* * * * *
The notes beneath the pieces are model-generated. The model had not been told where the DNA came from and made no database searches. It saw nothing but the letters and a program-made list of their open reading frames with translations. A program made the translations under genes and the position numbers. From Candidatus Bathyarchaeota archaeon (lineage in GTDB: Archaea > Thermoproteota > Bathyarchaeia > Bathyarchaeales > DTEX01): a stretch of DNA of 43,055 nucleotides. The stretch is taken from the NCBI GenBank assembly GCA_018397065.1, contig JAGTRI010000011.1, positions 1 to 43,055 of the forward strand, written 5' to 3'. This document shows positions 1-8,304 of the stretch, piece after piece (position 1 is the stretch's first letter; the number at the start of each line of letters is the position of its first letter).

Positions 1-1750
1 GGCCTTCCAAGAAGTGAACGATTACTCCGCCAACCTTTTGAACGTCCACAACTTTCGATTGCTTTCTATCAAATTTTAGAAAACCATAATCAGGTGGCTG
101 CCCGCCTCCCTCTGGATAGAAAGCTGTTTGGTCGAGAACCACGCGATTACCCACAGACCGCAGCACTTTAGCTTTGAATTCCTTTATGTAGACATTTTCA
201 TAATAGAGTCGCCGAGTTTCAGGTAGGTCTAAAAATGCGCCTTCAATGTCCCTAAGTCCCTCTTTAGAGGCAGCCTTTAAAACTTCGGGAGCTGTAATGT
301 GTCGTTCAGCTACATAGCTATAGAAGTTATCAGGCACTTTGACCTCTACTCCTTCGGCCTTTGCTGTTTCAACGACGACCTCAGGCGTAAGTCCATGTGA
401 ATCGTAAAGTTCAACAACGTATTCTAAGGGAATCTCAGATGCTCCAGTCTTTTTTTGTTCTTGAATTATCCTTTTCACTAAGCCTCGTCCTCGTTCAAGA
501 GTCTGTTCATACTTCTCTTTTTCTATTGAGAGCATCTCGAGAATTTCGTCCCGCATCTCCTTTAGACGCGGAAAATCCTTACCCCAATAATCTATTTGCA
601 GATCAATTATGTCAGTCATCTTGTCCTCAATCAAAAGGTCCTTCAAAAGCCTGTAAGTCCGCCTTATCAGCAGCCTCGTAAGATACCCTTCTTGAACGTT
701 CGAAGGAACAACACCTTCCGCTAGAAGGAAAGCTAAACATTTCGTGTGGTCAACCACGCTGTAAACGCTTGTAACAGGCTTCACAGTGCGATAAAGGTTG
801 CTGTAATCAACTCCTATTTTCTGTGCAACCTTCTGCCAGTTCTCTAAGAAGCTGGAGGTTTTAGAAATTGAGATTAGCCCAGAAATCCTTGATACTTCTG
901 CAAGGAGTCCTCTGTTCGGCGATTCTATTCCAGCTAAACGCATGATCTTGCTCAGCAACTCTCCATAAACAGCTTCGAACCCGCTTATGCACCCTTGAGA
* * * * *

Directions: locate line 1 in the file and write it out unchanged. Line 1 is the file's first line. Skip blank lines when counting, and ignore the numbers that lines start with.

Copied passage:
The notes beneath the pieces are model-generated. The model had not been told where the DNA came from and made no database searches. It saw nothing but the letters and a program-made list of their open reading frames with translations. A program made the translations under genes and the position numbers. From Candidatus Bathyarchaeota archaeon (lineage in GTDB: Archaea > Thermoproteota > Bathyarchaeia > Bathyarchaeales > DTEX01): a stretch of DNA of 43,055 nucleotides. The stretch is taken from the NCBI GenBank assembly GCA_018397065.1, contig JAGTRI010000011.1, positions 1 to 43,055 of the forward strand, written 5' to 3'. This document shows positions 1-8,304 of the stretch, piece after piece (position 1 is the stretch's first letter; the number at the start of each line of letters is the position of its first letter).